Wide rear view mirrors with chunky stems look as good as they function!

Ergonomics – For average heighted riders, the Duke 200’s riding position offers an exemplary blend of comfort and control. Tall saddle height and wide handlebars provide a commanding position while the rear-set footpegs allow for a slightly leaned-in posture which boosts confidence in corners. However, the footpeg positioning will play spoilsport in the case of taller riders where movement will feel restricted. While softer seat cushioning will make things slightly better for prospective customers, there is still a long way to go before the Duke 200 can be termed as comfortable for munching miles. Even though the split grab rails are well-built, that pillion seat is best left alone due to its size, or the lack of it!

BS4 update has had no effect on the power and torque figures

Performance – Acclaimed for its maddening rush of acceleration, the Duke 200’s 199.5cc motor pumps out 24.6 BHP of power and 19.2 Nm of torque. This liquid-cooled motor utilises a revised cylinder head and balancer shaft to pass through the BS4 barrier and the motorcycle gains 5 kgs in the process. Refinement levels have gone up and the Duke 200 feels smoother across the rev range. Instant power delivery ensures that acceleration through the initial gears is thunderous and requires well-timed upshifts to prevent hitting the abrupt 10,500 RPM redline.

Being a naked motorcycle, it suffers from fatiguing wind blast at high speeds

The 2017 Duke 200’s acceleration is comparable to that of a 2-stroke motorcycle

Post 4500 RPM, there is a strong surge of torque and the RPM bar rushes to the redline in any gear at any speed. Nearing its top speed of 129 km/hr, the Duke 200 feels less punchier than before probably due to the increase in weight. Coupled with positive gearshifts and a light clutch lever, compact dimensions allow the Duke 200 to tackle city traffic without fuss. Underbelly exhaust continues to emit an unmistakable KTM tone transforming into a loud racket near the redline. Despite being packed with performance, the motorcycle isn’t exactly a fuel guzzler delivering over 30 kms to a litre.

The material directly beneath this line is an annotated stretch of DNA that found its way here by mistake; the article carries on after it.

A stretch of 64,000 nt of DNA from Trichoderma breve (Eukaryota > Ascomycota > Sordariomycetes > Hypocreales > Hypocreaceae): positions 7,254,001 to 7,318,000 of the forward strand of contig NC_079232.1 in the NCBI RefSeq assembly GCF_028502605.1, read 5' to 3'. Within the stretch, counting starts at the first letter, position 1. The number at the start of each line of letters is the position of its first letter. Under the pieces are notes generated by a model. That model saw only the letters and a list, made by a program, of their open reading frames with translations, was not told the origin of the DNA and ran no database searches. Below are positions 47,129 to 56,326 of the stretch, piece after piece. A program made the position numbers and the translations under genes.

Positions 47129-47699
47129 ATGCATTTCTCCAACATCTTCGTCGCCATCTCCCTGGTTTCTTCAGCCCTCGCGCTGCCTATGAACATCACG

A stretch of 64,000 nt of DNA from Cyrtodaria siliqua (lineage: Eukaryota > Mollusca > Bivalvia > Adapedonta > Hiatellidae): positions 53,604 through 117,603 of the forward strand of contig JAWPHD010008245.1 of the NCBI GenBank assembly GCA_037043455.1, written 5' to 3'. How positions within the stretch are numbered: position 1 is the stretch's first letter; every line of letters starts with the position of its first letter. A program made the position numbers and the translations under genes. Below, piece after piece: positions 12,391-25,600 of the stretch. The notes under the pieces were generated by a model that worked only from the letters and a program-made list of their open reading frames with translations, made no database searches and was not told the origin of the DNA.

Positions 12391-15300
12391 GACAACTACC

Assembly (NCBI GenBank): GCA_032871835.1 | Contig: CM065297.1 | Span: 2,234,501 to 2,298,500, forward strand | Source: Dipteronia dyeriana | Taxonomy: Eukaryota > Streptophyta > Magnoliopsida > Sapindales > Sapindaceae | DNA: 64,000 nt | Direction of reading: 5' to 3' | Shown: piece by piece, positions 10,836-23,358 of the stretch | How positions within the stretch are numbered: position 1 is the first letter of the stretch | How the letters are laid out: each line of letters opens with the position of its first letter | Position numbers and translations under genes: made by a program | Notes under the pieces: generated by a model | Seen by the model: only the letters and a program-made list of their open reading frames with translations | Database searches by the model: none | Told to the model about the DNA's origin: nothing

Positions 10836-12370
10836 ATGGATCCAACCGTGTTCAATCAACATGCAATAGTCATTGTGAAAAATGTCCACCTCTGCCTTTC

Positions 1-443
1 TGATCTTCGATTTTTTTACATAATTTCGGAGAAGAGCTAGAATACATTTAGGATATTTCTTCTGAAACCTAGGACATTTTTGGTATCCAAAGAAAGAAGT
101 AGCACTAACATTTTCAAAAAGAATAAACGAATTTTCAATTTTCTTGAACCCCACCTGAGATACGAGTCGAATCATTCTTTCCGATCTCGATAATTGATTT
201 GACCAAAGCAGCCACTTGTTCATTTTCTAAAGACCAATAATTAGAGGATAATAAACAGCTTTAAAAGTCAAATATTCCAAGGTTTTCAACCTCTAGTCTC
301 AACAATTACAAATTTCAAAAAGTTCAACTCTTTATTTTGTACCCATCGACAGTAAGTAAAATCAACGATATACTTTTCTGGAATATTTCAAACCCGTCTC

Economical MRF tyres offer decent grip even when pushed hard

Riding Dynamics – With no change to the suspension, frame or braking setup, the Duke 200 continues to manifest rich dynamics in its latest avatar as well. Its trellis frame provides a substantial amount of feedback and immense flickability. Utilising 43 mm USD forks at the front and a monoshock at the rear, the motorcycle offers a firm ride on paved roads. However, ride quality deteriorates sharply on bad roads as the WP Suspension components are sprung on the stiffer side. This is where we felt that the open-cartridge forks of its siblings were more suited to our road conditions. Even though the brakes are powerful, weak initial bite from the front disc and lack of ABS is a letdown.